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Radiation, Short Wave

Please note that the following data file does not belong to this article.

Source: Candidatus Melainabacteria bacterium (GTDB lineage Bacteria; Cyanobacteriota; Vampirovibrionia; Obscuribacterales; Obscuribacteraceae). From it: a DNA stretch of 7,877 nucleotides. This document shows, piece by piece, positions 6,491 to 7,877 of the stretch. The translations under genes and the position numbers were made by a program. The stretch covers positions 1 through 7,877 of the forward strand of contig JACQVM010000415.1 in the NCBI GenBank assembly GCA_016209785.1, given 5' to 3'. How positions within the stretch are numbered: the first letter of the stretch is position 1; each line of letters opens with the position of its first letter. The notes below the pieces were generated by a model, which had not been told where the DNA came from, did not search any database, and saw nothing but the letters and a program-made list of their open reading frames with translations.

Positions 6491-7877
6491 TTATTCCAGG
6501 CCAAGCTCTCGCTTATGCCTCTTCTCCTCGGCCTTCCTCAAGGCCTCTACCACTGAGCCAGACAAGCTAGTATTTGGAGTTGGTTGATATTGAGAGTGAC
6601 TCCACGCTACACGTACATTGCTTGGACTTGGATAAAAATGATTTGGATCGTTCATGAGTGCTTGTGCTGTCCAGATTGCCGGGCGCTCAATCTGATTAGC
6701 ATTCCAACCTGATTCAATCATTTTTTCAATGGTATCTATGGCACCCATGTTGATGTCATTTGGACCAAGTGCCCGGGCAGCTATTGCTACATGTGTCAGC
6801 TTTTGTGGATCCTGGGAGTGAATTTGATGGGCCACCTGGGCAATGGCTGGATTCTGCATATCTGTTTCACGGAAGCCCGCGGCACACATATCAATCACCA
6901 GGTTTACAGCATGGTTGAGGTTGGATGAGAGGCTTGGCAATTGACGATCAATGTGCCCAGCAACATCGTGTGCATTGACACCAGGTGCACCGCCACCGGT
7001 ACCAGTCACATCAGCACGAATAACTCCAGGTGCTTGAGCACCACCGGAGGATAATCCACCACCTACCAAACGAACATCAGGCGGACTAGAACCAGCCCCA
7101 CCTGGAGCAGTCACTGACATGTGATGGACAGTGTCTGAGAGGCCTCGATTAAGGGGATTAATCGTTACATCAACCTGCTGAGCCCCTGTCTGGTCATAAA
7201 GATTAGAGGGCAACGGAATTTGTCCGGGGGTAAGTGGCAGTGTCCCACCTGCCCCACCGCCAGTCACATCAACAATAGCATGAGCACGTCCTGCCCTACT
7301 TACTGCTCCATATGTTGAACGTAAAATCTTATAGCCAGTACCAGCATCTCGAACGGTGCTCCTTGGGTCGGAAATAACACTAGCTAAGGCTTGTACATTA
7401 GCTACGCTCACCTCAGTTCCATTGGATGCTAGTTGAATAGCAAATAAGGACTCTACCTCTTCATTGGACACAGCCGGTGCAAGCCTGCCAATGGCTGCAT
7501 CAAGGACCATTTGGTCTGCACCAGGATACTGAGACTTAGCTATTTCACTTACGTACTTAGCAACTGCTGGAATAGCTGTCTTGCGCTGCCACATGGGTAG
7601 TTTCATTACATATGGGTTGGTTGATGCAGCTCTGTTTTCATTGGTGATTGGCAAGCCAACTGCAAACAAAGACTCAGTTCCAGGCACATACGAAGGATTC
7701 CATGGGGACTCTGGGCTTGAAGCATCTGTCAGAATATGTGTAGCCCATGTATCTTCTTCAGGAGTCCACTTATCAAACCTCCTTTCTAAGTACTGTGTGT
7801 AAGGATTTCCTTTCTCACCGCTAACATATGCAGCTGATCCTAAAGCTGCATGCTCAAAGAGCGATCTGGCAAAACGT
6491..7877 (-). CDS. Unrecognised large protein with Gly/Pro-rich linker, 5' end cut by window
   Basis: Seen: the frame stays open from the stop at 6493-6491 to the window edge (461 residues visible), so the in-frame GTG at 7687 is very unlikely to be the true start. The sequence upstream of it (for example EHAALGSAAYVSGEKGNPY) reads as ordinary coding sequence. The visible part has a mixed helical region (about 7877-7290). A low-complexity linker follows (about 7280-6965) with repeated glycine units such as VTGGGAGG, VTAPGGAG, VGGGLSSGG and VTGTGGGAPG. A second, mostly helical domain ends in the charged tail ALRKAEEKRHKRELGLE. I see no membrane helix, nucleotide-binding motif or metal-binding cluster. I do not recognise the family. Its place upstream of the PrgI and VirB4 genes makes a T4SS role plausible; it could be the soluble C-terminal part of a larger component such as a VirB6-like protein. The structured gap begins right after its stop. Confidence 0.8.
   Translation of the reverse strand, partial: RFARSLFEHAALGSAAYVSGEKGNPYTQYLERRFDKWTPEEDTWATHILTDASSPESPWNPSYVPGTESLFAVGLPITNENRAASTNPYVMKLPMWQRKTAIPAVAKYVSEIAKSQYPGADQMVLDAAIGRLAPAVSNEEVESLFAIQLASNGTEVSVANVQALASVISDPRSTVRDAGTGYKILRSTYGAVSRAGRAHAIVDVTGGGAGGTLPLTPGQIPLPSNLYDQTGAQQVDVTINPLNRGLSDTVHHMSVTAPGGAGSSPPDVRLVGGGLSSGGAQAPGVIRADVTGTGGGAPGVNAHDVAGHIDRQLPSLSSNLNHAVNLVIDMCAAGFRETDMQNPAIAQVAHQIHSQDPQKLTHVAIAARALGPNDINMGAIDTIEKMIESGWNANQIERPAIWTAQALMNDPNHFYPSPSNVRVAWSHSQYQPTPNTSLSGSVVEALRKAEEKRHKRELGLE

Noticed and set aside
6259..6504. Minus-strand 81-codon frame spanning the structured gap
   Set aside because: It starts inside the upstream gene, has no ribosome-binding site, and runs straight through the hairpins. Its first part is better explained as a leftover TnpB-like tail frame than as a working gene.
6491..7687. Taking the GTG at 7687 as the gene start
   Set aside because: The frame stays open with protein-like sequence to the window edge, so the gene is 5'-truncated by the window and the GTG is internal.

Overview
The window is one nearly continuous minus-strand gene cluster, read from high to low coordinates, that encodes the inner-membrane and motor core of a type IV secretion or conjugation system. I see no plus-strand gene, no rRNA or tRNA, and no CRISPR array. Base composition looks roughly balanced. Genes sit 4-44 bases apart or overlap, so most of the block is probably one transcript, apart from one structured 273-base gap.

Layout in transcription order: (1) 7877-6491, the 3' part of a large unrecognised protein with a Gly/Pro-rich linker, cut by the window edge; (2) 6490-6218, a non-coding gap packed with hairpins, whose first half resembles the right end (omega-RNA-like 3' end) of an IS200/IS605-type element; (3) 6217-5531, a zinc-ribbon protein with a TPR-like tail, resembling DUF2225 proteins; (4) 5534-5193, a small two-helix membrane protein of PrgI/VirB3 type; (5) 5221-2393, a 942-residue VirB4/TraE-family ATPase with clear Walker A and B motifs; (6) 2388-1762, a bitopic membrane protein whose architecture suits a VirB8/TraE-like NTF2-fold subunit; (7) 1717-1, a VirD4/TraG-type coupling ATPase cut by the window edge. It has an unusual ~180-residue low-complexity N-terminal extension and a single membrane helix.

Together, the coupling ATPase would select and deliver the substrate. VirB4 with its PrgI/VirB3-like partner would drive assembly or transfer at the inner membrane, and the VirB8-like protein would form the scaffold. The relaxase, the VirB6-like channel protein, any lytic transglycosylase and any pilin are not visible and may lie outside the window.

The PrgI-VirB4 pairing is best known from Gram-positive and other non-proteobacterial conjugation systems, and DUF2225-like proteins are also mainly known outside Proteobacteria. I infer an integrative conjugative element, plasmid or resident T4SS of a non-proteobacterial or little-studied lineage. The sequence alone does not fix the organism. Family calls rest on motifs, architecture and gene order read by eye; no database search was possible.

RADIATION TRAVELING IN waves shorter than one micrometer (μm) is characterized as short wave, and includes gamma rays, x-rays, ultraviolet light, and visible light. Climatologically, short wave radiation commonly refers to the incoming radiation from the sun. There is an inverse relationship between the temperature of an object and the wavelengths at which it primarily emits. Because the sun is a hot object (approximately 5800 K), it emits radiation at short wavelengths. Since shorter wavelengths carry more energy than longer ones, they are more intense. Most of the short wave emitted by the sun is in the visible region of the electromagnetic spectrum, which spans from 0.4 μm (violet) to 0.7 μm (red). The sun's wavelength of maximum emission is found at 0.5 μm.

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